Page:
After a year of tightening their belts, North American financial institutions will be opening their wallets once again to invest in information technology in the next couple of years.
That's according to Celent, which said in a new report that it expects IT spending in the sector to grow by 2.2% in 2010 and 3.1% in 2011, which will follow a weak period of growth in 2009-just 1.7%.
According to the report, "IT Spending in Banking: A North American Perspective," executives recognize the importance of cutting-edge technology in today's marketplace.
However, of particular note, the Celent researchers found that much of the investment is on technology to serve corporate customers, with cutbacks or flat focus on expanding retail services.
"Technology's radical implications have grown exponentially," said the firm's Jacob Jegher said. "Although information technology has played a significant role for some time, today it is a major competitive requirement for financial institutions. This explains why North American banks are investing a sizeable chunk of their revenues in IT."
Celent researchers label IT spending as investments made in hardware, software and technology-related services. The firm splits IT spending into four categories: internal IT spending, which encompasses all costs related to internal IT use, including data center operations and IT personnel management; external IT spending, which consists of all money spent on external hardware, software and services; new investments, which involves costs related to application software development and significant enhancements to existing software applications; and maintenance, which points to the costs of maintaining current IT infrastructure.
Beating out the others in the 2010 IT spending growth forecast is the new investments category-after an 11% decline in 2009, spending in this particular category will grow by 7.1%, the report said, and the majority of these expenditures will be made in wholesale banking. Retail banking will not see as much spending-IT spending growth in the retail arena was just 1.2% in 2009, and it's expected to fall to half a percentage point in 2010.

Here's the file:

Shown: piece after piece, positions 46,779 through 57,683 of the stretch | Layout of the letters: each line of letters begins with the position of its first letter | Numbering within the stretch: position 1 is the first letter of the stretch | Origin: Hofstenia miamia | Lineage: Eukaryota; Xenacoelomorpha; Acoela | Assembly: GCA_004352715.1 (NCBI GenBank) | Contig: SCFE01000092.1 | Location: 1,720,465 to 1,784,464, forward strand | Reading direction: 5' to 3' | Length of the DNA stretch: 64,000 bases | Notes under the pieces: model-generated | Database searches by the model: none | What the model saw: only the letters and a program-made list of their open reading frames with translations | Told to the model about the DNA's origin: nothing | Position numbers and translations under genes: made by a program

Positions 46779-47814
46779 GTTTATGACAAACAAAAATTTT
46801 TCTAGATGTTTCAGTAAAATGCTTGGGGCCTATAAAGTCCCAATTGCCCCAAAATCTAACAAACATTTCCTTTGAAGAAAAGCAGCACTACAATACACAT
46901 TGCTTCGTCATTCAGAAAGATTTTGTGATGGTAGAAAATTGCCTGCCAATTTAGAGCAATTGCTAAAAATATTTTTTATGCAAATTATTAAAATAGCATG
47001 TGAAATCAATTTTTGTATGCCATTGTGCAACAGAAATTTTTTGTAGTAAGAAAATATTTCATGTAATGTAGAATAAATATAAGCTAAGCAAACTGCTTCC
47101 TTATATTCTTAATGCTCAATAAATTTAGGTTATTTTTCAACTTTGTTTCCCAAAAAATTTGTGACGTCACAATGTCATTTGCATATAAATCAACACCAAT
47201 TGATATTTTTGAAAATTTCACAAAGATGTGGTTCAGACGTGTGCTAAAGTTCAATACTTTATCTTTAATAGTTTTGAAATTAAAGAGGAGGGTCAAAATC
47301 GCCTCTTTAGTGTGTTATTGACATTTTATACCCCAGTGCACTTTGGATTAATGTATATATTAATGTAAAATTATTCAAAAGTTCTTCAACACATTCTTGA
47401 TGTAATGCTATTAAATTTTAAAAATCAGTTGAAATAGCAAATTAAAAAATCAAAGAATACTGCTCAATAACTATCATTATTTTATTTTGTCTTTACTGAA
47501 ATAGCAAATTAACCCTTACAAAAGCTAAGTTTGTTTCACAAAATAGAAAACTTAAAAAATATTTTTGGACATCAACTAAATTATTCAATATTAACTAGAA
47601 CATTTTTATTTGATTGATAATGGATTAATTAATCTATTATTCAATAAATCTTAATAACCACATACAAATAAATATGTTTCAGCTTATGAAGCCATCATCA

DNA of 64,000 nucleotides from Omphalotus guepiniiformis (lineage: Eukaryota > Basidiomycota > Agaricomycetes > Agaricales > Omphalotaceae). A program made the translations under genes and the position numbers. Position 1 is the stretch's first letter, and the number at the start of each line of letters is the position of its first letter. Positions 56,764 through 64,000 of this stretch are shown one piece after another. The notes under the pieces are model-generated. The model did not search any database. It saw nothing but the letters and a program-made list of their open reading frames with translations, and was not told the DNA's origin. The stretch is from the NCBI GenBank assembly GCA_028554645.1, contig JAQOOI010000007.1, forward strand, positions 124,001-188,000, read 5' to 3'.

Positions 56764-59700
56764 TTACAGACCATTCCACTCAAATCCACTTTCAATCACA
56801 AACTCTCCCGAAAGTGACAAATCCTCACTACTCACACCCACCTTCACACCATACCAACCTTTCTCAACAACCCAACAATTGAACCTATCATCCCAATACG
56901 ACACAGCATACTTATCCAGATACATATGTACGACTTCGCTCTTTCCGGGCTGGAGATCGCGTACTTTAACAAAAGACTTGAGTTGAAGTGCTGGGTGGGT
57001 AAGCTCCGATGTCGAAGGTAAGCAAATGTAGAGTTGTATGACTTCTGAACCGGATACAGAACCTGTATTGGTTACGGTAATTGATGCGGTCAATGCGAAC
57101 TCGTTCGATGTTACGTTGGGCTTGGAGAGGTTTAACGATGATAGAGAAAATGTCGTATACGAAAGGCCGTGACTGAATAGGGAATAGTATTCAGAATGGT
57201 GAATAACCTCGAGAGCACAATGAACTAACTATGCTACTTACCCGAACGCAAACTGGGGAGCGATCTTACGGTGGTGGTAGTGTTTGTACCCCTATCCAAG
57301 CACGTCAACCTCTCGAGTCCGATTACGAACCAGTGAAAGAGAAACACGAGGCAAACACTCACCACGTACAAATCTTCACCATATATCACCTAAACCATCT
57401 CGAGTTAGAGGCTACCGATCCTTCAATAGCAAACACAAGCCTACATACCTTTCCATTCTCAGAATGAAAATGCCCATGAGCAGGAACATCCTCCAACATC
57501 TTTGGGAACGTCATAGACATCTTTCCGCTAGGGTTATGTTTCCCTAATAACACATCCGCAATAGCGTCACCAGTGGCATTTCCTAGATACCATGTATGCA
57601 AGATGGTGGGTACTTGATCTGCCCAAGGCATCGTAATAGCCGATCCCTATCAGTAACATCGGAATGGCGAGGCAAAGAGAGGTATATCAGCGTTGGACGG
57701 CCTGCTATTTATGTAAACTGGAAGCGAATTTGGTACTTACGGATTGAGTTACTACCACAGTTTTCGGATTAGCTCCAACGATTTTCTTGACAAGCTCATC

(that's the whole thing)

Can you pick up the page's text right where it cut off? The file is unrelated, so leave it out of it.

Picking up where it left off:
Banks of all sizes will make upgrades to their existing IT platforms with the goal of attracting new business-mainly from corporate clients but from small business clients as well, Celent researchers said. Setting an example are big banks such as Citibank, which recently announced the launch of its corporate online banking platform CitiDirect BE, and small and medium-sized banks are expected to follow suit with initiatives of their own.
"Wholesale banking will see increased focus on the corporate cash management space as banks look to upgrade their aging platforms to woo additional business," Jegher said. "This will trickle down to the smallest of businesses as banks also work on targeting additional small business customers."
Fueling banks' interest in new IT investments targeted at corporate clients is the emerging trend of corporate relationship building. The desire to form and nurture relationships with corporate clients will spur innovation in wholesale IT development, the report states.
"Wholesale banking will take the innovation crown as banks push out new cash management portals and functionality for corporate clients," Jegher said. "Relationship building with corporate clients and the yearning for profits will drive innovation in this space."
While new investments show the highest potential for growth in 2010, it's the maintenance category that will cost financial institutions the most, the report said. Three quarters of banks' budgets will be spent on maintenance necessities such as software and hardware upgrades and small system enhancements, and Celent researchers say while the expense of maintenance is a burden to banks, it's unavoidable for now.
"There is only so much fat that can be trimmed [from maintenance spending]," Jegher said. "Whereas banks have invested in system modernization and are attempting to become more efficient, they are unable to escape the maintenance conundrum."
Celent's report said there is one area of banking in which IT spending is not expected to grow this year-retail. Behind this conclusion are two factors: The growing trend of self-service and the fact that retail banking operations are being eliminated. Both banks and their customers desire cutting edge self-service banking (which includes mobile banking, online bill pay and online customer service), but most retail banks don't have the funds for such expenses, the report states.
"Many [banks] want to offer next-generation consumer online banking sites full of rich Web 2.0 elements," Jegher said. "The fact is, however, that the majority of retail banks can't afford to take on these hefty investments at this time. Cost-cutting is still a major theme at banks."
Additionally, just as in 2009, new IT investments in the retail banking realm will decline this year. Celent researchers blame this trend on a lack of available funds and new project funding challenges faced by retail banks.
"Particularly in the retail banking space, new investments that do get funded over the next few years will be highly scrutinized, taken through an arduous selection process, and likely face significant delays and push back," Jegher said. "This will unfortunately stifle innovation in the U.S. retail banking space."
This negative trend in retail banking won't last long-the beginning of an uptick is expected in 2011, the report said.
Overall IT spending won't be at its highest growth rate ever this year, but the start of an uphill climb has been indicated, and that, Celent researchers said, is good news.
"There is still plenty of uncertainty in the industry," Jegher said, "and we are not completely out of the woods, but 2010 has the potential to be the start of a turnaround."